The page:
Sudipto Mondal (Investigative journalist, Hindustan Times)
Gaiutra Bahadur (Author of Coolie Women)
Closing remarks by Ira Katznelson
Please contact Josue David Chavez, firstname.lastname@example.org for further details.
The Ambedkar Lectures are hosted by Institute for Comparative Literature and Society with additional support by: Office of the EVP (Columbia); Dean of Humanities (Columbia); Office of the Provost (Barnard); Columbia Center for Contemporary Critical Thought; Institute for Research in African-American Studies; The Department of Middle Eastern, South Asian, and African Studies; South Asia Institute; the Society of Fellows and Heyman Center for the Humanities.
CSSD working group Unpayable Debt: Capital, Violence, and the New Global Economy presents:
Caribbean Syllabus: Second Edition
Max Haiven's Art After Money, Money After Art Book Launch
About Max Haiven:
Max Haiven is assistant professor and Canada Research Chair in Culture, Media, and Social Justice at Lakehead University and director of the ReImagining Value Action Lab.
About Caribbean Syllabus:
In May of 2018, the Unpayable Debt working group, a project of the Center for the Study of Social Difference at Columbia University, released the first edition of Caribbean Syllabus, Life and Debt in the Caribbean. The most comprehensive available public resource on the topic, the syllabus stimulated considerable conversation among scholars, journalists, artists, activists and others in the Caribbean and across the world.
As a result of those discussions, the Unpayable Debt working group created a second edition of Caribbean Syllabus with three new sections created by innovative young scholars, on indenture, law, and education. In an effort to widen the conversation, the present edition also contains translations of key syllabus sections to other important languages in the Caribbean, including Spanish, French and Dutch.
Caribbean Syllabus is the second in a series of three syllabi that the Unpayable Debt Working Group is producing. The first was the Puerto Rico Syllabus, published in 2017 and focusing on the Puerto Rican debt crisis. The last syllabus will consider debt regimes in a global context and will be released in 2019.
Erna Brodber and Nicole Dennis-Benn will discuss issues including the Caribbean and its diaspora, method, feminism, and gender in their work.
On Sunday September 30th 2018, the Center for New Narratives in Philosophy at Columbia University will host its second Pedagogy of Dignity workshop at Columbia’s Lenfest Center for the Arts, in connection with the Pedagogies of Dignity working group at the Center for the Study of Social Difference.
CSSD invites you to an All-Day Symposium to celebrate 10 Years of the Center for the Study of Social Difference and 5 Years of Women Creating Change!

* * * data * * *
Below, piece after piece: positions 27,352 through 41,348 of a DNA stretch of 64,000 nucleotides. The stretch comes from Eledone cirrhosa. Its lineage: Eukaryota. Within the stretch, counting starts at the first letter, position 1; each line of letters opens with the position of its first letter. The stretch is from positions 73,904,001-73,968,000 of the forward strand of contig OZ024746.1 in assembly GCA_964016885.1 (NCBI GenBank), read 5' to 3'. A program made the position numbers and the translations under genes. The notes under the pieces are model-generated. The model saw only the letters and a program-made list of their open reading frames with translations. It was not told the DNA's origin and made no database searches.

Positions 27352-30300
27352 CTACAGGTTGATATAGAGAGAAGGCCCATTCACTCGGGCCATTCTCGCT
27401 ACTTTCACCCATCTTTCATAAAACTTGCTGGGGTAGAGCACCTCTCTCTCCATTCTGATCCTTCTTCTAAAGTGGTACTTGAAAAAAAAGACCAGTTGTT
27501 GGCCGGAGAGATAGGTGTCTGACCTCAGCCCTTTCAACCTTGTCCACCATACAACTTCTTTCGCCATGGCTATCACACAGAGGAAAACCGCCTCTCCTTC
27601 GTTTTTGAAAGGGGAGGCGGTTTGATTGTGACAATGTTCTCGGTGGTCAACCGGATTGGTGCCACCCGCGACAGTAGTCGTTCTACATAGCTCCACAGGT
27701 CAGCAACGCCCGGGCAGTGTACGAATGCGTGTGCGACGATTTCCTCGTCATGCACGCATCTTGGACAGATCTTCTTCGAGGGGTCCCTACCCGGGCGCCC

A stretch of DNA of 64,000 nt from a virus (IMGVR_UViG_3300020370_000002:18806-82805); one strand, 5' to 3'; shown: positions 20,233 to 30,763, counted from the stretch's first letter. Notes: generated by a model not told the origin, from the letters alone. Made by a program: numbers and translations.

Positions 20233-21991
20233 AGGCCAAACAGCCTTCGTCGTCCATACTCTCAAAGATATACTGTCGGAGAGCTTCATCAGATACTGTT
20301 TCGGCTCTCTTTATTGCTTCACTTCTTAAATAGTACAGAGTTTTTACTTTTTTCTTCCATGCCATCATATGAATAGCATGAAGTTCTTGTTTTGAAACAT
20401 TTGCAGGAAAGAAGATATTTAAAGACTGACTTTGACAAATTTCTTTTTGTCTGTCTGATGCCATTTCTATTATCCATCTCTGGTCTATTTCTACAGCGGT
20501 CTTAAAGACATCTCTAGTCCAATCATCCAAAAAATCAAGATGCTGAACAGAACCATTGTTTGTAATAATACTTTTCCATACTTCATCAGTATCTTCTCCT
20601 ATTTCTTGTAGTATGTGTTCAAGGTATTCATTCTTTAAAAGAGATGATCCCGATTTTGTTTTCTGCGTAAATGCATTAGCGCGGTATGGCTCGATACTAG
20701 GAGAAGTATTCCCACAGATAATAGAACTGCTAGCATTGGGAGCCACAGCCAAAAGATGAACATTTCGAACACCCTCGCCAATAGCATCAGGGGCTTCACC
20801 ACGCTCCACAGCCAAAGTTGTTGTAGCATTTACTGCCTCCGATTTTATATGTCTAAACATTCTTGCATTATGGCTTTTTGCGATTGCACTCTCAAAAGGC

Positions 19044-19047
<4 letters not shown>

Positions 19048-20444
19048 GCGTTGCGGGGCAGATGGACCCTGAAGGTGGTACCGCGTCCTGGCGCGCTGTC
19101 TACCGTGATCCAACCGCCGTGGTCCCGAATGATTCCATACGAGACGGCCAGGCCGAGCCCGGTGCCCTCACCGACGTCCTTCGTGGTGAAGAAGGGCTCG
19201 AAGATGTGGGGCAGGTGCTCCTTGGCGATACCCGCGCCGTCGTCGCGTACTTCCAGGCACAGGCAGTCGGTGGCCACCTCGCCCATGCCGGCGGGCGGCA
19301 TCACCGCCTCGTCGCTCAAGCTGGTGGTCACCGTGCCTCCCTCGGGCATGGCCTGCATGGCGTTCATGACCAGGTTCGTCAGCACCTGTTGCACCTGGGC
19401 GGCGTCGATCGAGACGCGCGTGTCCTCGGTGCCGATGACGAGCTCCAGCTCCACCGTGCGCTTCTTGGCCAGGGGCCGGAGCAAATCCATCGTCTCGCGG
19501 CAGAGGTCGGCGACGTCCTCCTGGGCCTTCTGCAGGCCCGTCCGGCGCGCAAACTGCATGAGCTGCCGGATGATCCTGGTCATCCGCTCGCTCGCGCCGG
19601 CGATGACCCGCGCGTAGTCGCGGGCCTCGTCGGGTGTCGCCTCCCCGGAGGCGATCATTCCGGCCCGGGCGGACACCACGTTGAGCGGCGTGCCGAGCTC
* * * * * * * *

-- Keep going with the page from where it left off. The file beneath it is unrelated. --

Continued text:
In conversation with Hannah Arendt’s discussion of the “dark times,” this talk will present a critical reflection of the possibilities and challenges of doing feminism and gender studies in Turkey today.
This one-day conference recovers the histories and possible futures of anti-imperialist struggle.
This panel will bring together experts on menstrual health – established and emerging
scholars as well as practitioners. While research on menstruation is not new, the current
momentum creates new opportunities.
The Bandung Humanisms working group presents its culminating workshop, titled "The Bandung Spirit: Reflections on Afro-Asian Solidarity."
“Democracy and the Welfare State: The Two Wests in the Age of Austerity,” a book presentation at the Columbia Global Centers-Paris.
At this talk, Dr. Yükseker will provide an overview of the Turkish state's responses to recent inflows in terms of legislation, the delivery of public services and social policy.
The Center for the Study of Social Difference invites you to a conference discussing a work in progress on “The Rural-Urban Interface: Gender and Poverty in Ghana and Kenya, Statistics and Stories.”
In recognition of Sexual Assault Awareness Month, CSSD working group Reframing Gendered Violence co-sponsors an interactive panel exploring lessons learned from the past 40 years in the field of sexual violence, examine the current landscape, and identify key strategies for the future.
CSSD working group Unpayable Debt: Capital, Violence, and the New Global Economy presents Frontier of Debt in the Caribbean and Afro-America.
CSSD co-sponsors an international symposium focused on advancing research and assessing impacts of Environmental Violence on Indigenous Women and Girls.
CSSD working group Bandung Humanism cosponsors "The Afro-Asian 'Silk Road' and the Rhetoric of Connected History" talk by Tamara Chin (Brown University).